Somewhere, on a plot of land in the middle of Car Nut County, Wisconsin there is a new tabernacle of speed being erected. An homage to the piece of hardware that makes it all happen: the Horsepower Hall of Fame. Here are the candidates for the first class. Tell us what you think.
Dodge/Plymouth Hemi 426 CI
If there was ever a more expensive engine, we’ve not seen it. Only a Hemi-equipped car can sky rocket the price of a collector car. 1970 Dodge Challenger 440 6-pack = $115,000. 1970 Dodge Challenger R/T W/ HEMI = $350,000…go figure.
Over 3.5 million examples of this engine were produced across many BMW models for 25+ years. Its elasticity allowed it to be used for performance cars, racing cars and special models. The class-leading 3-Series owes its very existence to the lineage of this motor.
Chevrolet Small Block V-8
One of the most efficient and durable V-8 designs ever to power an automobile. It was an inexpensive yet durable valvetrain that powered cars sold in every General Motors Division (except Saturn). Outputs started with 162 hp from 4.3L, and went up to 6.5L and more than 300 hp. The Small Block has retired from service after 48 wonderful years. The General and the Auto Industry were built on the back of this motor.
Porsche AG Flat-6
Born in 1964, Porsche’s original flat 6-cyl. – a design commonly known as because of its opposed pistons, it was referred to as “boxer”. This motor put Germany on wheels via the Beetle and yielded one of the most venerable cars in history – the Porsche 911.
BMW Inline 6
By 1968 BMW stepped up to take on Mercedes-Benz’s S-Class sedan. To create an appropriate engine for that task, BMW massaged its SOHC 2L 4-cyl. into a 2.5L 6-cyl engine. This inline-six would bring stellar performance for four generations. This is an engine that defined engineering, balance and performance that needs to be honored.
L-Head V-8 (Flathead V-8)
The Great Depression did nothing to stop Henry Ford from providing the industry’s first affordable V-8. The Model T engine, this 1932 65-hp, 3.6L design incorporated the best available materials and notable engineering advances. This engine not only put power in the hands of the common man, it provided a platform for the car hobby being every hot rodder’s engine of choice for two decades.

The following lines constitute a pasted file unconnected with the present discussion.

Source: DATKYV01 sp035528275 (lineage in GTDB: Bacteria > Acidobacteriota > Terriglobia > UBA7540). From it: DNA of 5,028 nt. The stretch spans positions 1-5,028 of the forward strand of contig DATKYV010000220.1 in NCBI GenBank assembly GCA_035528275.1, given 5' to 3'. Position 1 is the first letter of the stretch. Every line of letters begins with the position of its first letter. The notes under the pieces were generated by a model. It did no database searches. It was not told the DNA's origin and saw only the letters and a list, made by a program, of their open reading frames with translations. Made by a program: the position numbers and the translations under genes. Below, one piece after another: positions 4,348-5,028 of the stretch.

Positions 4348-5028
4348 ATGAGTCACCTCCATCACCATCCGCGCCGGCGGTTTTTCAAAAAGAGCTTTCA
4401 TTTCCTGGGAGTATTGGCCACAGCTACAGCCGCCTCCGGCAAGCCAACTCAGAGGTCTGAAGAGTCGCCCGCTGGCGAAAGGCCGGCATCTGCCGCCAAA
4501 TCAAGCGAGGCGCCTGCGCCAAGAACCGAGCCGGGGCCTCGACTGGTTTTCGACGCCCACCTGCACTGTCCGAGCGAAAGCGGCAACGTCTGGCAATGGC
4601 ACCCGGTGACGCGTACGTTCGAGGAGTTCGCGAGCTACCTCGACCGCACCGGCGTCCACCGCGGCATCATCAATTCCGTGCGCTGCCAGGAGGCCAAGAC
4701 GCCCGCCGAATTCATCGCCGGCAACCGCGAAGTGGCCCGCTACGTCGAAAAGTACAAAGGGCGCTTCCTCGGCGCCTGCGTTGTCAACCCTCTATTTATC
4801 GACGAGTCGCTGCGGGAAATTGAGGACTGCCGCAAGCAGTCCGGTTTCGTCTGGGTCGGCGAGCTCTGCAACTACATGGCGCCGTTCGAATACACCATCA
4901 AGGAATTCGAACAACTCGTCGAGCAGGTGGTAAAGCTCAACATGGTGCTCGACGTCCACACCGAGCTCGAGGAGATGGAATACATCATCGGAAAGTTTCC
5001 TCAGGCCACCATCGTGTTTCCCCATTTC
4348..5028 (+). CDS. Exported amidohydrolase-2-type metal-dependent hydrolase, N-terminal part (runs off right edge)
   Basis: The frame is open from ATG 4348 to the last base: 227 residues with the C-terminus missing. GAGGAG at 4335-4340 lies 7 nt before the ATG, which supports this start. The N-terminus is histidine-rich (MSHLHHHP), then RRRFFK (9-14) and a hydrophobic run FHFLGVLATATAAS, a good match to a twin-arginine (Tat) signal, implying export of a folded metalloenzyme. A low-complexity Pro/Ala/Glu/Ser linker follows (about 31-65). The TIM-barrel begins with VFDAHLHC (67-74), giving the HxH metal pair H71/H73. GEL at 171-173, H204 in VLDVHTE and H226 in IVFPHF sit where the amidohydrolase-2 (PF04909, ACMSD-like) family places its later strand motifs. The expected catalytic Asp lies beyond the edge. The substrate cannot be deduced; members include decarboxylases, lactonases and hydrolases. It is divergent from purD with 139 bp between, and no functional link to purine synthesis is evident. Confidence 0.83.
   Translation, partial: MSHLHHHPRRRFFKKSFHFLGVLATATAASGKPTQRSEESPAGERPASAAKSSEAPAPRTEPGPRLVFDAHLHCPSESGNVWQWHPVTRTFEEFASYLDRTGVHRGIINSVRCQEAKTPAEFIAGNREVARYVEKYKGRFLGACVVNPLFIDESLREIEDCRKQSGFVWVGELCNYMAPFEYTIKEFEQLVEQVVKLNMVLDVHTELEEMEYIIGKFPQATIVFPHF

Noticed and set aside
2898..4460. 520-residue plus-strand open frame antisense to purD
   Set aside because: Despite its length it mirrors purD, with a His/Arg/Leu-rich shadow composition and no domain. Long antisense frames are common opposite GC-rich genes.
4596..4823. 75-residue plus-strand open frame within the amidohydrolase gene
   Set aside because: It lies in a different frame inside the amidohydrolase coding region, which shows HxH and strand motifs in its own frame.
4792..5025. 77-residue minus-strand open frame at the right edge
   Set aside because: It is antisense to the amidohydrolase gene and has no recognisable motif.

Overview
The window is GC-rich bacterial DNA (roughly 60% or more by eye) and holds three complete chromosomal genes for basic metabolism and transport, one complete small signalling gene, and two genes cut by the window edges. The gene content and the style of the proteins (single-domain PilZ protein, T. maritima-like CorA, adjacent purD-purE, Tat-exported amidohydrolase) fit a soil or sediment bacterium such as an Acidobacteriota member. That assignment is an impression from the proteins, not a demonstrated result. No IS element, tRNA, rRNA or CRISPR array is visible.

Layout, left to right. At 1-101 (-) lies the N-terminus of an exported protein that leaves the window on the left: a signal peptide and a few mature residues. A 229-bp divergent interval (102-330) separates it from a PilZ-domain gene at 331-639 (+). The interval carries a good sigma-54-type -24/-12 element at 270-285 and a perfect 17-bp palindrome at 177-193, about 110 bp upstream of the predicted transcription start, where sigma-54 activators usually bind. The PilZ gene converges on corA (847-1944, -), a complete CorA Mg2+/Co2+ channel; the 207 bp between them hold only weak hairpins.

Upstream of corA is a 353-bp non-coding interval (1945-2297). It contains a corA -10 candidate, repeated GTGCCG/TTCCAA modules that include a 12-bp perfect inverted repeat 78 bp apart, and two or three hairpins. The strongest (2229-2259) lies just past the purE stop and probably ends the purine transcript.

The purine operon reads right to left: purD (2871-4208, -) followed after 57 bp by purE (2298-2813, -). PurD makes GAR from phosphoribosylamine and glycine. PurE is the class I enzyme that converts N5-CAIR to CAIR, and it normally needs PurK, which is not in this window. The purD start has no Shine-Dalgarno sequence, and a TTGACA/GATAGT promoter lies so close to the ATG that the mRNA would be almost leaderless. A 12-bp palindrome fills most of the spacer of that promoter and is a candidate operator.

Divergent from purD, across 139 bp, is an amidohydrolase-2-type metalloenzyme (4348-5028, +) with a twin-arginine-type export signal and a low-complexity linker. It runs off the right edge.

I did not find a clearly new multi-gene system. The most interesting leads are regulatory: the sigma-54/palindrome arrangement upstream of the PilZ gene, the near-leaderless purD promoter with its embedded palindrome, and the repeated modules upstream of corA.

The original Cadillac V-16 is what happens when Lawrence Fisher strapped two engines to a common crankshaft and crankcase. Each bank operated entirely independently of the other with no other shared components. The V-16 was a secret in the late 1920’s to trump Packard’s V-12. Cadillac was not the only car to have a V-16, but the story behind it is worth the study into Caddy’s history.
Bugatti Veyron W-16
The sheer ways that this engine challenges the laws of physics and the things this engine is capable of making a car do is enough to make it HOF worthy. Let’s look at the numbers: 8.0-litres, 4 turbochargers, 16 cylinders, 64 valves, 2 overhead camshafts and 4 camshafts are needed. 487.8 cu. in., 1001 horsepower and 1250 lb-ft of torque. It also has 3 heat exchangers for the air-to-liquid intercoolers and 3 engine radiators. These numbers do not include the Super Sports models which are even more powerful. The engine deserves high praise but so do the engineers who created such a feat of engineering.
Lanchester Twin Crank Twin
You may not have heard of this engine, but Mr. Brunnel’s country and the Lanchester Motor Company made something remarkable. Let me explain its engineering. The Lanchester Ten featured an air-cooled, twin-crankshaft, 4.0-liter flat-twin driving the rear wheels. One crank lived above the other, and each piston had three connecting rods—two light outer ones and a heavier one in the center. The light rods went to one crank, the heavy rods to the other, and the two shafts counter rotated. The result was 10.5 hp at 1250 rpm and a remarkable lack of vibration. If you’ve ever wondered what engineering elegance looks like, this is it.
Mazda Wankel Rotary
A fellow named Felix Wankel screwed together an engine that would baffle the mind and excite the senses for 40 years.
AMG 5.5-Liter Twin Turbo V-8
This engine does to a mid-sized Mercedes E-Class what heavy doses of sugar do to a 7-year old. This engine is powerful, technical and hand built. Whether it’s a small sedan, a luxo-cruiser, an SUV or a station wagon, we have an engine that turns them all into land rockets. Thank you, Mercedes-Benz. Thank you, AMG and Thank you, Karl Klitzenberg.
So now let the roundtable discussion begin. Are there other engines more worthy of being in the first class? Do some of these choices need to wait a while? The people of Car Nut County need to know. Construction will soon begin on the temple of pistons.